State Colleges

Butler forges tradition of producing top QBs

EL DORADO — When, exactly, did Butler Community College become a proving ground for quarterbacks?

Butler coach Troy Morrell says 2004. And it's hard to disagree with him.

That was the year that Zac Taylor found his way to the traditionally ground-bound Jayhawk Conference, coming to the Grizzlies after two unsuccessful seasons at Wake Forest.

" (Taylor) was such a sponge, so excited just to get in there and compete," Morrell said. "From the moment he stepped on campus you couldn't feed him enough information about how to play the position and by the time he left he could make every throw on the field... and he was a leader."

In a league that has produced so many high-profile running backs, Taylor would prove to be a trailblazer, passing for almost 3,000 yards and 29 touchdowns in his one season at Butler before becoming a two-year starter at Nebraska and earning Big 12 offensive player of the year honors in 2006.

And with that, the equation was set.

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Thursday, Illinois transfer Chandler Whitmer becomes the latest in a string of high-profile quarterbacks to lead the Grizzlies when No. 3 Butler takes on No. 1 Navarro in Corsicana, Texas, in a rematch of last season's NJCAA title game, which Butler lost.

Whitmer transferred to Butler in January after talking with Louisiana State quarterback Zach Mettenberger, who transferred to Butler from Georgia and was an All-American for the Grizzlies last season.

"He just told me that this was a place where there were no distractions, where football was everything and that's what you could focus on to get better," Whitmer said. "And he was right. I'd never thought about going the junior-college route, but after I prayed on it a little bit it seemed like the right thing for me to do."

Press Taylor, younger brother to Zac, led Butler to a national title in 2008 and ended up at Marshall. Mike Garrison, who came to Butler as a basketball player, led the Grizzlies to the national title in 2007 and became an All-MIAA quarterback at Fort Hays State.

Ross Dausin, buried on the depth chart at Texas A&M, came to Butler in 2009 and became the starter right away at Colorado State-Pueblo last season, leading his team to a 9-2 record.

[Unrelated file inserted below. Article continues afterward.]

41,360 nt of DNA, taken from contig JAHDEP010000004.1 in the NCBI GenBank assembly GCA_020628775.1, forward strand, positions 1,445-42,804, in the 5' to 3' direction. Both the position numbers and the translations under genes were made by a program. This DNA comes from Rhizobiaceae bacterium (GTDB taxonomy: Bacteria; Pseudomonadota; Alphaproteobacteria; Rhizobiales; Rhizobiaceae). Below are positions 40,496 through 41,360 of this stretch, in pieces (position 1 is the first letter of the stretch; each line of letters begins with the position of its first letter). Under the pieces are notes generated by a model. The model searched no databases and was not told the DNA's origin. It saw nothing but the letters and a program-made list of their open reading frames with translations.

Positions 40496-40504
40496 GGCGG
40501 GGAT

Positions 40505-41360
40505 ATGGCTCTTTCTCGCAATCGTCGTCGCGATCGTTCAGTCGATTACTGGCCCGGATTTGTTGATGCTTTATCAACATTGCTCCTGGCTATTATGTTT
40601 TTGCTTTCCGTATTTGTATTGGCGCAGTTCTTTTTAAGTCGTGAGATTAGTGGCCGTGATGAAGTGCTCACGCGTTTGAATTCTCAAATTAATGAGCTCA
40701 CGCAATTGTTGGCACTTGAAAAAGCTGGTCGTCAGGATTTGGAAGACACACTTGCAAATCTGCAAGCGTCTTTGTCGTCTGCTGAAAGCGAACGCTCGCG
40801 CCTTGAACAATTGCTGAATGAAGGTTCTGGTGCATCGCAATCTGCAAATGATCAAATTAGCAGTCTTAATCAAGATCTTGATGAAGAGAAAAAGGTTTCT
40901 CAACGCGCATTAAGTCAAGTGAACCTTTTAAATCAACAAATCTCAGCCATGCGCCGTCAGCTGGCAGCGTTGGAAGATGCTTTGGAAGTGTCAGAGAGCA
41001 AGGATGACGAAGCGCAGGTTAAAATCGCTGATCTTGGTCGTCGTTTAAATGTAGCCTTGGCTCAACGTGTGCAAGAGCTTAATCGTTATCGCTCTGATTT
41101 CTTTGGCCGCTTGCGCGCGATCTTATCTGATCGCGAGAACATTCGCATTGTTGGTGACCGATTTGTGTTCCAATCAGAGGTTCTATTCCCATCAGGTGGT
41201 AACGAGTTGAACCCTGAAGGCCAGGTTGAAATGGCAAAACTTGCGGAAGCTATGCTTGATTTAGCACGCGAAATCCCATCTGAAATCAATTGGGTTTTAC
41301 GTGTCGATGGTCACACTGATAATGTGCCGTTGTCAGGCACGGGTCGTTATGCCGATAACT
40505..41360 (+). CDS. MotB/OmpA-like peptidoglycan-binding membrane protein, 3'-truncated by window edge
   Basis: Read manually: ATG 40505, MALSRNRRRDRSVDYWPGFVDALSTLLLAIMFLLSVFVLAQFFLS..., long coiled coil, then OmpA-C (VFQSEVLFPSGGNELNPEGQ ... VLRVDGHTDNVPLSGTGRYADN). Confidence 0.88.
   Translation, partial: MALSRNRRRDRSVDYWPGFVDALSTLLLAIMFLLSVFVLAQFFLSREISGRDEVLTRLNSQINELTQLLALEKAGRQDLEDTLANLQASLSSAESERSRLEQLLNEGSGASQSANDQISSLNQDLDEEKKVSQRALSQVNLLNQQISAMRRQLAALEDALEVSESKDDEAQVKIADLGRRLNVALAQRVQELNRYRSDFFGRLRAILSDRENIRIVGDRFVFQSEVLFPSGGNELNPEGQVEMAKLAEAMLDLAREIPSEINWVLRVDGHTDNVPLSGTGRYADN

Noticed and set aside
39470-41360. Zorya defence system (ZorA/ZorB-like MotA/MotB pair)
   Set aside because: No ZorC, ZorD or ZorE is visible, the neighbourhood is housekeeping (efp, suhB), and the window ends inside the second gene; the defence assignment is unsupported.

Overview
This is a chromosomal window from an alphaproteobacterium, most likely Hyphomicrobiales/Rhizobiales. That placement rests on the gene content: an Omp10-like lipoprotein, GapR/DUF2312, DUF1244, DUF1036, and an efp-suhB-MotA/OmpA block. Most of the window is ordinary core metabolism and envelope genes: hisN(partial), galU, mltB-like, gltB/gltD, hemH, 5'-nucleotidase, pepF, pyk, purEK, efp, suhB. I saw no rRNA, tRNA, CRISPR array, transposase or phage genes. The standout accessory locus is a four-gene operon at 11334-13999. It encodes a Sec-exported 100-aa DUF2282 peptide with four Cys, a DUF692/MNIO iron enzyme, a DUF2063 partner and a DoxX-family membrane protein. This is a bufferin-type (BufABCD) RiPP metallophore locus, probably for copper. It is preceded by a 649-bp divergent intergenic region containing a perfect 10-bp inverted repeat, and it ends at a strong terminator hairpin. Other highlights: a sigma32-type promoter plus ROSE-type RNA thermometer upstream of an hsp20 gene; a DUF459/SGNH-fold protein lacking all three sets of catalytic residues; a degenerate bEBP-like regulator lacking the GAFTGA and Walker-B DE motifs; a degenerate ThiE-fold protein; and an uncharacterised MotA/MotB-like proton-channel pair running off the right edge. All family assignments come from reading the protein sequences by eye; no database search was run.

"It's exciting when you bring those type of guys in at that position because it adds instant leadership," Morrell said. "There used to be a stigma that the reason that you were at a community college was because you were a non-qualifier academically, but I think with the guys we've had in at quarterback have been bucking the system.

"They come here for a fresh start and they use this place as a stepping stone, as a vehicle to get where they want to be."

Morrell has repeatedly said that Whitmer (6-foot-1, 200 pounds) reminds him of Zac Taylor.

"Whitmer is grasping everything, you can see him getting better and better every day," Morrell said. "In that way he reminds me of Zac Taylor and Zach Mettenberger... not only that but how they all were able to bond so well with their teammates."

Whitmer had never heard of Butler before Mettenberger pitched the school to him. He's well aware of the school's history now.

"This place fits me just right... football all the time," Whitmer said. "As far as how I play, I like to think I'm an athletic guy who can make plays and take advantage of the defense when it breaks down."

Tailback triumvirate _ Going into fall camp, Butler appeared to have a three-headed monster at running back with returning starters Ben Axon and Jasper Sanders, along with freshman Dreamius Smith.

The monster still lives, just in a different form.

Axon wasn't among the 12 out-of-state players Butler chose to keep. Sanders and Smith still remain on the roster, but Derrick Thomas fought his way into the rotation with a strong preseason.

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